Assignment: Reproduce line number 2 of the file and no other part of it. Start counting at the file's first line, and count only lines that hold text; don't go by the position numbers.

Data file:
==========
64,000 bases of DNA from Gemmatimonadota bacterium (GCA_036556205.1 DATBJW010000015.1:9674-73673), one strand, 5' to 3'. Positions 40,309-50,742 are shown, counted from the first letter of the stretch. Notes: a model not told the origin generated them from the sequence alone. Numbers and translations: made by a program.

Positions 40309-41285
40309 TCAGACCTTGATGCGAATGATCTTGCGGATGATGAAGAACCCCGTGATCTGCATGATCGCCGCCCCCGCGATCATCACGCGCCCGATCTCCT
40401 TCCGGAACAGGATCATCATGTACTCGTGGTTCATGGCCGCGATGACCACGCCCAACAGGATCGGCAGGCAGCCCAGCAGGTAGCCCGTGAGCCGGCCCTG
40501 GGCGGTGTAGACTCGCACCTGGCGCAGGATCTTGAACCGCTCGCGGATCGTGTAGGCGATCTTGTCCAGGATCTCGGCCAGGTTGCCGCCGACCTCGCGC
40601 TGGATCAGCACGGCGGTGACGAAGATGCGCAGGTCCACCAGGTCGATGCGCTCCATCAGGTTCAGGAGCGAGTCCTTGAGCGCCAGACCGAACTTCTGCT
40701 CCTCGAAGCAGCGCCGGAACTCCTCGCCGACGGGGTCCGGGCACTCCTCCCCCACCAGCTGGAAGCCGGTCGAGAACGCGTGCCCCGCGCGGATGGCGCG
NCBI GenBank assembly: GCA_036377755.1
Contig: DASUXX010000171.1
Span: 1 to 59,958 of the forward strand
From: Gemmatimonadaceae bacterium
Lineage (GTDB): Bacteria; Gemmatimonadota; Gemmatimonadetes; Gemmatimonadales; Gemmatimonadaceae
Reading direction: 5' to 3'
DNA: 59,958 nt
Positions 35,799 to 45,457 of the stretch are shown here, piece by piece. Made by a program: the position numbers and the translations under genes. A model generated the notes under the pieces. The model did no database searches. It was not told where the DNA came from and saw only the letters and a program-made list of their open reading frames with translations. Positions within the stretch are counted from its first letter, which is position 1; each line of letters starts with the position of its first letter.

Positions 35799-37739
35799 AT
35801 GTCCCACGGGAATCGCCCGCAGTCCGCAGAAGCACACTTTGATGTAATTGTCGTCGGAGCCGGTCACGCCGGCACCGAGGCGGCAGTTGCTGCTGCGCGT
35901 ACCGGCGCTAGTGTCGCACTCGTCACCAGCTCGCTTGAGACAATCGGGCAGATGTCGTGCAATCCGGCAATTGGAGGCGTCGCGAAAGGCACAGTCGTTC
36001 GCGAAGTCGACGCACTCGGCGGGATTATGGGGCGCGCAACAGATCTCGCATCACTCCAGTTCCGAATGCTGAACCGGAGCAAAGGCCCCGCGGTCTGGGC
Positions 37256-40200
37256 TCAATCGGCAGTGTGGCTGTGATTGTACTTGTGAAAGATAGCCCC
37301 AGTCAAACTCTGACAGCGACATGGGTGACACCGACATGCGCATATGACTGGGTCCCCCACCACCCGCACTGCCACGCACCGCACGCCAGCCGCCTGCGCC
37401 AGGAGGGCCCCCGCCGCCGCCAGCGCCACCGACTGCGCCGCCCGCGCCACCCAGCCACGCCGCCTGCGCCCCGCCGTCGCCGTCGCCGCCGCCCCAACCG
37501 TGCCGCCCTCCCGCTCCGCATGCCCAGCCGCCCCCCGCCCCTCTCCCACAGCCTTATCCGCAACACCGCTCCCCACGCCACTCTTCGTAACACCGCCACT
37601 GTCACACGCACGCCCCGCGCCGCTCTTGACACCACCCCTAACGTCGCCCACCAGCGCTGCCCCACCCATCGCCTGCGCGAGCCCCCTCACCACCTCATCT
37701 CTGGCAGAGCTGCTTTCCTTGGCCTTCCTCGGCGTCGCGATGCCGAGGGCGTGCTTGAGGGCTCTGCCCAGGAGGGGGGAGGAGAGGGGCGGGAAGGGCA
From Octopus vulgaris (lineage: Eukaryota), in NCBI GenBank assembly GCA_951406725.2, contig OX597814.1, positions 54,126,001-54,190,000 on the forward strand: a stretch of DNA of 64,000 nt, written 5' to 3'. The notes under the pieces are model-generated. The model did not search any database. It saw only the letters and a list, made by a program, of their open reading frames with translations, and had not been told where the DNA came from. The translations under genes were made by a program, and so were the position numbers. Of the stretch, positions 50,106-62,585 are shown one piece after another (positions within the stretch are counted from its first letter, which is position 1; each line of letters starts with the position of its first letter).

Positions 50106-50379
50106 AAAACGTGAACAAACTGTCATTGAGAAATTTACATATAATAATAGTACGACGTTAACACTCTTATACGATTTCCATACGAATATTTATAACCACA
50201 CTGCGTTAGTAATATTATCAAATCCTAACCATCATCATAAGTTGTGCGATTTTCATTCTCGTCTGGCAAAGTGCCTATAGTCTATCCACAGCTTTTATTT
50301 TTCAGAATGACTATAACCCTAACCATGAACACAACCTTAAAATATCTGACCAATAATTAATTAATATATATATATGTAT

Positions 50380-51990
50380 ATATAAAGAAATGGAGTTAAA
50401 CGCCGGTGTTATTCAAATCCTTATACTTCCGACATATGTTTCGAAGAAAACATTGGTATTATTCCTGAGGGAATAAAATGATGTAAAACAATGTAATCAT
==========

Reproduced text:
Positions 40309-41285